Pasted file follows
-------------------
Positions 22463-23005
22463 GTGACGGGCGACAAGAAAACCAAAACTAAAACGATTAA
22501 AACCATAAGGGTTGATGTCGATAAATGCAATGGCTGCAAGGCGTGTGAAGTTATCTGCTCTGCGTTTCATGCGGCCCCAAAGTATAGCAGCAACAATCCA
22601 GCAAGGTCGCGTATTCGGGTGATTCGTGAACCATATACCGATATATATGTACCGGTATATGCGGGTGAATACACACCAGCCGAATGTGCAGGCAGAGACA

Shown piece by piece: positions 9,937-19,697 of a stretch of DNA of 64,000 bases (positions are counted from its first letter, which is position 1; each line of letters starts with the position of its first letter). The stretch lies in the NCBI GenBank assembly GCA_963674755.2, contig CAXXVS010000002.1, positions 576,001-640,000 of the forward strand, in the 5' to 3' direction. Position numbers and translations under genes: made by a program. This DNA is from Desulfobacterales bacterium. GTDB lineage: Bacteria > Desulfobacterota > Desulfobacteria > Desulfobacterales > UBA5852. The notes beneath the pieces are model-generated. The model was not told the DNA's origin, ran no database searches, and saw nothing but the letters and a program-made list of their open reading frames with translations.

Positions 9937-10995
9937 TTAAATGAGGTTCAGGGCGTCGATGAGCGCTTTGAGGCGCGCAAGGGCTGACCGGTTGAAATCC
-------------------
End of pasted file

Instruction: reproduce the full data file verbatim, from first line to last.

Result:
Positions 22463-23005
22463 GTGACGGGCGACAAGAAAACCAAAACTAAAACGATTAA
22501 AACCATAAGGGTTGATGTCGATAAATGCAATGGCTGCAAGGCGTGTGAAGTTATCTGCTCTGCGTTTCATGCGGCCCCAAAGTATAGCAGCAACAATCCA
22601 GCAAGGTCGCGTATTCGGGTGATTCGTGAACCATATACCGATATATATGTACCGGTATATGCGGGTGAATACACACCAGCCGAATGTGCAGGCAGAGACA

Shown piece by piece: positions 9,937-19,697 of a stretch of DNA of 64,000 bases (positions are counted from its first letter, which is position 1; each line of letters starts with the position of its first letter). The stretch lies in the NCBI GenBank assembly GCA_963674755.2, contig CAXXVS010000002.1, positions 576,001-640,000 of the forward strand, in the 5' to 3' direction. Position numbers and translations under genes: made by a program. This DNA is from Desulfobacterales bacterium. GTDB lineage: Bacteria > Desulfobacterota > Desulfobacteria > Desulfobacterales > UBA5852. The notes beneath the pieces are model-generated. The model was not told the DNA's origin, ran no database searches, and saw nothing but the letters and a program-made list of their open reading frames with translations.

Positions 9937-10995
9937 TTAAATGAGGTTCAGGGCGTCGATGAGCGCTTTGAGGCGCGCAAGGGCTGACCGGTTGAAATCC